McCaskill Votes to Fund Federal Health, Education, and Labor Programs
Adds provision to alleviate backlog at the Social Security Administration
U.S. Senator Claire McCaskill late Tuesday voted to continue funding important federal programs related to education, health care, and labor for fiscal year 2008, including new federal dollars to help alleviate a growing backlog of cases at Social Security Administration (SSA). Despite a veto threat from the White House, the Senate voted Tuesday afternoon 75-19 to approve the Departments of Labor, Health, and Human Services, and Education and Related Agencies Appropriations Bill for Fiscal Year 2008, which allocated funding for more than 300 federal programs and agencies such as the National Institutes of Health, Head Start, and the Low Income Home Energy Assistance program.
McCaskill co-sponsored a successful amendment to the bill with Senator Jeff Bingaman (D-NM) to give the SSA extra funding to help reduce the agency's waiting time for people to receive a hearing on their benefit claim. Missourians are currently facing a 400 to 500 day wait for a hearing, a financially devastating wait for people - especially the elderly and those with disabilities - who rely heavily on Social Security income. The amendment, which will give SSA an additional $150 million to help with administrative costs, passed the Senate with a vote of 88 to 6.
"This bill funds dozens of programs that affect the day-to-day lives of Americans, whether it's early education, cancer research, access to health care in rural Missouri, or even Social Security benefits. Fiscal responsibility is essential to getting this country's finances in order, but we can find other ways to rein in our spending without cutting essential programs like these," McCaskill said.
After not vetoing a single spending bill during the first six years in the White House, pouring billions of dollars in the war in Iraq, and showing little fiscal restraint, President Bush announced he would veto the legislation because the price tag was too high at $10 billion per year over his budget request. But the president in his budget proposal zeroed-out or cut funding for programs important to Missouri, including the Community Services Block Grant and the Corporation for Public Broadcasting, while continuing to spend $10 billion per month in Iraq.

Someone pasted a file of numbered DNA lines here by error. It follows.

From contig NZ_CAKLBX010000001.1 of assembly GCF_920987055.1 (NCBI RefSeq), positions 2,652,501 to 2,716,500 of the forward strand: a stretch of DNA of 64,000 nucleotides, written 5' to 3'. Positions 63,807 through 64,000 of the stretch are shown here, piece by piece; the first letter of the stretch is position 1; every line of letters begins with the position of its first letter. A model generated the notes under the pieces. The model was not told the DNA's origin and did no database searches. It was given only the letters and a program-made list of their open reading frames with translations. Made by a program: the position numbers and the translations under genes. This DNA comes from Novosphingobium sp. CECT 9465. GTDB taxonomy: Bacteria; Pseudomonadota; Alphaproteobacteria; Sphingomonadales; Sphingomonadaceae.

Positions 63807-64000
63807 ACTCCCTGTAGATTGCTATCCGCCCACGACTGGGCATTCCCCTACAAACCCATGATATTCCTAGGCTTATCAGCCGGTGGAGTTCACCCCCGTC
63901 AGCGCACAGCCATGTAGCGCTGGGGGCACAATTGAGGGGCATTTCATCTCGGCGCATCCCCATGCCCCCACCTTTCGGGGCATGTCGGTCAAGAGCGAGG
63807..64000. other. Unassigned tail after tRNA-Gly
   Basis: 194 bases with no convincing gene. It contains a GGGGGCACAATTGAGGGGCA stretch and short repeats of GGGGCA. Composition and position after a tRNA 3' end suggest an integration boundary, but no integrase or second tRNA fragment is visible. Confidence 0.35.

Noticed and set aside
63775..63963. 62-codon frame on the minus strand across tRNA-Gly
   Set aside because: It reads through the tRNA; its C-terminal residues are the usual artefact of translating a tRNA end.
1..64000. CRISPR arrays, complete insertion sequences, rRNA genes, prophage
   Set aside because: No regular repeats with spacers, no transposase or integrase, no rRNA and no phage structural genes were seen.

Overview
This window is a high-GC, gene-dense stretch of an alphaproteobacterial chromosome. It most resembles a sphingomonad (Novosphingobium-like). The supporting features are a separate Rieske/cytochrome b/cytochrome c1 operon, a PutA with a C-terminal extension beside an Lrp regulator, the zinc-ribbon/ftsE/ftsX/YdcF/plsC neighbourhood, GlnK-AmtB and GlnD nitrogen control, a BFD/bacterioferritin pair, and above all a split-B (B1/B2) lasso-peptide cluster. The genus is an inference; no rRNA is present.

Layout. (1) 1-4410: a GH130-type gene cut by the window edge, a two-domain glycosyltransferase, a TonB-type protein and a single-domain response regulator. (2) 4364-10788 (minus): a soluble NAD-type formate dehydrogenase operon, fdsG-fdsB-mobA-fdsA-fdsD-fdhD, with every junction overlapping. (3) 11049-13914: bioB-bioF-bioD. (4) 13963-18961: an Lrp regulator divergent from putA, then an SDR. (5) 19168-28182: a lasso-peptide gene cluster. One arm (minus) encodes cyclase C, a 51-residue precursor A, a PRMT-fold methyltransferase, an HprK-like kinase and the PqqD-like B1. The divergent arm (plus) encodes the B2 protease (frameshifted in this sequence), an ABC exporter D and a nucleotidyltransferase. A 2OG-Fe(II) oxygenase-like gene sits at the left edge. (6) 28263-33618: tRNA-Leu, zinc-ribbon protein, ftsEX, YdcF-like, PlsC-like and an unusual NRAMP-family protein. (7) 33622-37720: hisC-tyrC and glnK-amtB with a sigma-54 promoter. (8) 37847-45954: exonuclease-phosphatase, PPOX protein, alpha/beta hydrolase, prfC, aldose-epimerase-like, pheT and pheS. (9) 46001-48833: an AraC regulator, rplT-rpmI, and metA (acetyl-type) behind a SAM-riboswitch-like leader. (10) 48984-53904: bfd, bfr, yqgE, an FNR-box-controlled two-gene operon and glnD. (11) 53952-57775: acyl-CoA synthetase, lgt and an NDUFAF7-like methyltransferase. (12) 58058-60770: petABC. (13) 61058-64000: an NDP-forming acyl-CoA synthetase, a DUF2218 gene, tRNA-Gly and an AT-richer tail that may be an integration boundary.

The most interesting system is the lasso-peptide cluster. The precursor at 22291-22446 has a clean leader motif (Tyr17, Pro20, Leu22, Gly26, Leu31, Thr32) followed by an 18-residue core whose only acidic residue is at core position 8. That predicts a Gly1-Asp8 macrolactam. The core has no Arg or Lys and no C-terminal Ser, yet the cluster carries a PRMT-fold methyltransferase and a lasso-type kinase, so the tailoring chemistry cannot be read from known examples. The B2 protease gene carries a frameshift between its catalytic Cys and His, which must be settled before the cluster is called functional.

"I hope the president will reconsider his plans to veto this bill," McCaskill said. "These programs are improving quality of life across this country, and it would be wrong to allow politics to get it in way."
Meanwhile, with the support 75 senators, the legislation is veto-proof in the Senate. The legislation now heads to conference where House and Senate members will reconcile the two bills produced by the bodies.
Specifically, the Senate-passed Departments of Labor, Health, and Human Services, and Education and Related Agencies Appropriations Bill for Fiscal Year 2008 provides:
- Nearly $30 billion for cutting-edge medical research at the National Institutes of Health - a $1 billion increase over fiscal year 2007 funding levels.
- $228 million for Veterans Employment and Training.
- $2.16 billion for the Low Income Home Energy Assistance program (LIHEAP), which aids Americans who are unable to afford home heating and cooling costs. The funding restores $379 million in cuts to the program by President Bush.
- $172 million to increase access to quality health care through rural health programs.
- $7 billion for the Head Start program, which provides early education to children - a $200 million increase to the program.
- $2.2 billion in grants to local Community Health Centers to help advance access to health care nationwide - $250 million over last year.
- $14.49 billion to fund Pell Grants to help more students receive higher education - $826 million over fiscal year 2007.